Q&A: Boeheim talks Melo, Knicks

While Carmelo Anthony spent just one season at Syracuse, his former college coach Jim Boeheim has had the unique opportunity to work with the Knicks star twice in the Olympics, in 2008 and 2012.

Reflecting on their time in London, Boeheim said it was fun to watch Anthony, who led the Orange to the 2003 national championship, not only improve his shooting ability but also mature as a leader.

In a conversation with ESPNNewYork.com on Wednesday, Boeheim talked about Melo's experience in last year's Games and what impressed him about his play, plus he shared his thoughts on Melo's fellow Olympian Tyson Chandler and this season's Knicks.

What was your time like in London with Melo?

Getting Carmelo back, it's great. We've had a great relationship for a long time. It's fun to see him play in context with all those players, how they came together and really get along as a group, work as a group. It's really been a tremendous experience being involved with that. He's such a tremendous offensive player. When he's swimming with those guys, it's easy for him because they can't focus on him like they do in the NBA, so he gets a lot of good looks, and when he gets real good looks, he makes a lot of shots.

His outside shooting really picked up then, and he's carried that over to this season. What do you credit that to?

I think he was a pretty good shooter in college and his first years in the NBA, but I think his shooting -- particularly his 3-point shooting -- has really improved. I think he's become a tremendous shooter, and that makes it easier for him to get to the basket and get easier shots as well because of his quickness. ... It's a natural progression. You've seen some pretty good shooters as they go through their NBA careers. [Michael] Jordan, Kobe [Bryant]. I think if you look at the shooters, they're all pretty good when they start out, but they do get better through obviously repetition, practice.

Did you have any points of emphasis for him last summer?

I think he listens to what people talk to him about. He was a good learner when he was here. He would take advice, he would take coaching and try to adjust his game. He was always someone that you could reach very easily.

What do you think is underrated about him?

People off the court don't realize how friendly he is and how well-liked he is. I think he's really, really well-liked by not just his teammates, but the guys he plays against. He's got a lot of friends because he's an outgoing type of personality, and he's always had that. ... He was a very, very good leader even as a freshman.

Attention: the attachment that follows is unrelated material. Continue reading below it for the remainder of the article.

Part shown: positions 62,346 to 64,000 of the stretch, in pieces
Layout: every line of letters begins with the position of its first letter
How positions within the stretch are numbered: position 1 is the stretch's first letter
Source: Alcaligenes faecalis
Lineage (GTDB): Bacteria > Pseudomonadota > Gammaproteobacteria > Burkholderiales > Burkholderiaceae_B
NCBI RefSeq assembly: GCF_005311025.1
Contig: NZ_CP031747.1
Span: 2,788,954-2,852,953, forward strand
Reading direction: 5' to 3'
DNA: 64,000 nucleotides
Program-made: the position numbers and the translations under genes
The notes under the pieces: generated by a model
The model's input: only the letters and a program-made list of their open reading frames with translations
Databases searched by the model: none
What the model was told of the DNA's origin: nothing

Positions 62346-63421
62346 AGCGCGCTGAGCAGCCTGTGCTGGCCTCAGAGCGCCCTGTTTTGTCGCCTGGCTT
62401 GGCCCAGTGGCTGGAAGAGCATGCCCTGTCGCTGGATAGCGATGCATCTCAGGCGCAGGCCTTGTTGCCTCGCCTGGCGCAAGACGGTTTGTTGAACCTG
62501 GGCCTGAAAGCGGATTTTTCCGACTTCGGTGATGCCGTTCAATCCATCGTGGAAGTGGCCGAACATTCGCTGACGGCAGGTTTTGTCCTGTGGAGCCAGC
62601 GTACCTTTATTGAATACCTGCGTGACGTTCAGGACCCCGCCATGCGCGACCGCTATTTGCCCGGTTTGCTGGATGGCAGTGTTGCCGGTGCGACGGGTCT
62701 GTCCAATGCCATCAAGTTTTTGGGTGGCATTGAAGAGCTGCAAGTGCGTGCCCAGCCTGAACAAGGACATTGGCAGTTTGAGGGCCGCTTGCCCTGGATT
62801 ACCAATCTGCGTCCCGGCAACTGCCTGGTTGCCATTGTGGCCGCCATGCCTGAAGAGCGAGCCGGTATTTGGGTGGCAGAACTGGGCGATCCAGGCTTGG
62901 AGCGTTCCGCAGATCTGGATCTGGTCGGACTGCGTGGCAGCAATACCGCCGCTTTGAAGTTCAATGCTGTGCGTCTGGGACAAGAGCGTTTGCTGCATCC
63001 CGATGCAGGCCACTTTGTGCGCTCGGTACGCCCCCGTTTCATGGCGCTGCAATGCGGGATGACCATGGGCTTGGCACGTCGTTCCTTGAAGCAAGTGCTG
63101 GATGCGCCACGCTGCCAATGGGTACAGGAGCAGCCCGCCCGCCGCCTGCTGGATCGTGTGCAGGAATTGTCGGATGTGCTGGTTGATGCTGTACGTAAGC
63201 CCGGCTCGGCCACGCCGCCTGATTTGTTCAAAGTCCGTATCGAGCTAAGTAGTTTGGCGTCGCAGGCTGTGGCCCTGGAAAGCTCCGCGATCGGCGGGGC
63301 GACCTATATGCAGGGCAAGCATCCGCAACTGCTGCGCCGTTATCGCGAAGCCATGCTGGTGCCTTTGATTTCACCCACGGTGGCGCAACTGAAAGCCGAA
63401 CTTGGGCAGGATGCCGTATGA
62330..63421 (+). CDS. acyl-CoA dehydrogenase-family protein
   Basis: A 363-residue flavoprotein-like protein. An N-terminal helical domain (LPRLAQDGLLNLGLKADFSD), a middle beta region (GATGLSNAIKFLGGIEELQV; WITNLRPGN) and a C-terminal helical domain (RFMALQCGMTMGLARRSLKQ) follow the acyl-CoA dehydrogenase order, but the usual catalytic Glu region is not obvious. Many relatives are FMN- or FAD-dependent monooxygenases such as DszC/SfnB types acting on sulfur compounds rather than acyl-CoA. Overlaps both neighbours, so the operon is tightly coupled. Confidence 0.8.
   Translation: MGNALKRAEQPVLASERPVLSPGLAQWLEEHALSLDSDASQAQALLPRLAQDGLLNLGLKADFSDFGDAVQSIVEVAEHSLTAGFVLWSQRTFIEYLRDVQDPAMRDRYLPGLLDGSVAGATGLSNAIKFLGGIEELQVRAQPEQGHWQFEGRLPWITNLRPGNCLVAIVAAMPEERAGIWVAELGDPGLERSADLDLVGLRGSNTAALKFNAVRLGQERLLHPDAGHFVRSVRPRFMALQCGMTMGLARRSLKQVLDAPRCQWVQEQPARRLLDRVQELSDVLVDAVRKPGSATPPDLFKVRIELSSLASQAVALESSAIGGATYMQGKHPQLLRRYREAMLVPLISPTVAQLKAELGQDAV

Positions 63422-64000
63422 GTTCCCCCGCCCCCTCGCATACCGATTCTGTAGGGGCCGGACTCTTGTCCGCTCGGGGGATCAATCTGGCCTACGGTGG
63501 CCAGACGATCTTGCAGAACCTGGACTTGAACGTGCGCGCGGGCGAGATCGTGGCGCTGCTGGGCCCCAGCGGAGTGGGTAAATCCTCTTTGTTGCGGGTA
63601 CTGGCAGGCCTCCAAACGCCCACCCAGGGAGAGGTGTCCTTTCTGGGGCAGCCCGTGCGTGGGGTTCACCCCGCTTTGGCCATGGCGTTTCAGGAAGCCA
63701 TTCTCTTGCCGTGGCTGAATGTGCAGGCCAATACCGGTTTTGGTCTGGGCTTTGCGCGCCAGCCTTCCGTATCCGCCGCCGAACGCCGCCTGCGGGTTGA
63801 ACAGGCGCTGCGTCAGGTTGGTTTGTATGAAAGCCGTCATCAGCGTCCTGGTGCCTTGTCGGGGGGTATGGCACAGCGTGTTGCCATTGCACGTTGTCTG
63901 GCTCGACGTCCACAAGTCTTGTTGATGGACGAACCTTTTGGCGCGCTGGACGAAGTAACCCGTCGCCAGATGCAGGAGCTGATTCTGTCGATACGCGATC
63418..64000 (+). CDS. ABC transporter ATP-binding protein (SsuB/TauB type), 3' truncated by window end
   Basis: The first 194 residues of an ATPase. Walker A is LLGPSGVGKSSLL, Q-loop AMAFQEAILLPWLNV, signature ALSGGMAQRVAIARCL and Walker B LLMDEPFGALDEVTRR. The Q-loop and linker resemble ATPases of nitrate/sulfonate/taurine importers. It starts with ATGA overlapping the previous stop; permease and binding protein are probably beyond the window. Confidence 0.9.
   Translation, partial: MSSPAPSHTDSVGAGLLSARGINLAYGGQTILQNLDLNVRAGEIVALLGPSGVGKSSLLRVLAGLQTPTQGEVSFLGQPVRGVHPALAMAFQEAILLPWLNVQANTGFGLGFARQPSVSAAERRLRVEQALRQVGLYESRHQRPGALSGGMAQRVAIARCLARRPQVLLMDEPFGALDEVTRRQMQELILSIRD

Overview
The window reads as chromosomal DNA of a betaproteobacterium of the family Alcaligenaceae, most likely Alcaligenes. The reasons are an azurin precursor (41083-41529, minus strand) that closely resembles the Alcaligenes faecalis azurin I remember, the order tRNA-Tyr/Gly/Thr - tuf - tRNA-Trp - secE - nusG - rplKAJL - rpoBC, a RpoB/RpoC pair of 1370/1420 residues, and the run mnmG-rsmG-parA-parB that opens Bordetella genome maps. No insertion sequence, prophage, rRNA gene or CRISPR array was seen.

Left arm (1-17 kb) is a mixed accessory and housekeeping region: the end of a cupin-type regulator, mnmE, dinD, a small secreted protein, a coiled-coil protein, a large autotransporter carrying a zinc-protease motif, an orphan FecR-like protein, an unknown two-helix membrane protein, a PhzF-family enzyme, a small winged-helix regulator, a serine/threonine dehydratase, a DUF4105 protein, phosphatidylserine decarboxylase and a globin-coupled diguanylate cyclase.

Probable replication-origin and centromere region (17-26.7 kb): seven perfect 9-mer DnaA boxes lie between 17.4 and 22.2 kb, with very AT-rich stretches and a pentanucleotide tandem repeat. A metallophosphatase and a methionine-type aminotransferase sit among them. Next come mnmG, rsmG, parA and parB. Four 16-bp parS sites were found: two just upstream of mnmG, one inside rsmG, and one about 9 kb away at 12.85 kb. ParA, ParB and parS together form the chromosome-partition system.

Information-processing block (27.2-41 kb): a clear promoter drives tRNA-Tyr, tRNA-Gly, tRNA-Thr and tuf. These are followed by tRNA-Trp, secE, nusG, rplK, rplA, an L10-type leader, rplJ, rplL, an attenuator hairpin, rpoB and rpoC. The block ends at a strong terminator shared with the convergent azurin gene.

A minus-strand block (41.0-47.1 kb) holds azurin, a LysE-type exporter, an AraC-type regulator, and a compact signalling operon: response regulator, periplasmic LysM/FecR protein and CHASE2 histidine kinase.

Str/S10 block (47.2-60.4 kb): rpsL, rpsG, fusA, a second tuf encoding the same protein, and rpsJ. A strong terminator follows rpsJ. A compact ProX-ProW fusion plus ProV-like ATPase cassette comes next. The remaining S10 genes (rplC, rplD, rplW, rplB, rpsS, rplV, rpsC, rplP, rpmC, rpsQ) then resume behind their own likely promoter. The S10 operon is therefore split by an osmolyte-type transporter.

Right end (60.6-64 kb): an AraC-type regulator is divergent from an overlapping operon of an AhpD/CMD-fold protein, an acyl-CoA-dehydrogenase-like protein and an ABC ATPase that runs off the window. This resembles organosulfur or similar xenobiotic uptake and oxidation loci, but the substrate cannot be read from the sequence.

Before this season, Melo said the Olympic experience helped him trust his teammates more. Did you notice that?

When he was here, he was very good. He would let other guys make plays. He was a really good team player. He never didn't trust those guys when he was here. That's why we won.

Did you see any improvements on defense?

I think he's improved as a player overall. The thing I've noticed about him and other Olympic players that we have had -- LeBron [James] and Carmelo and several of these guys -- they really have gotten better. They were pretty young players back then. ... You can see the improvement in their game over the years. Big improvement.

What was it like getting to know Tyson Chandler?

I like Tyson Chandler. He's really a great guy. He's really a good teammate. He wants to win. He wants to do what it takes to win, and I was very, very impressed with him in the times that I've worked with him. Jason Kidd is also a great teammate. He wants to win. Those guys are good guys to have on your team.

What are your thoughts on the Knicks?

I think they're good. I think they're definitely better, and if they can fit everybody in as they come back from injuries, at the end of the year, I think they'll have a chance.

How tough is it for a coach to deal with injuries?

I think it's difficult. You have different groups and players come back, and you have different dynamics, especially when they're all there for the first time. So it takes some doing. It's not that easy to do.

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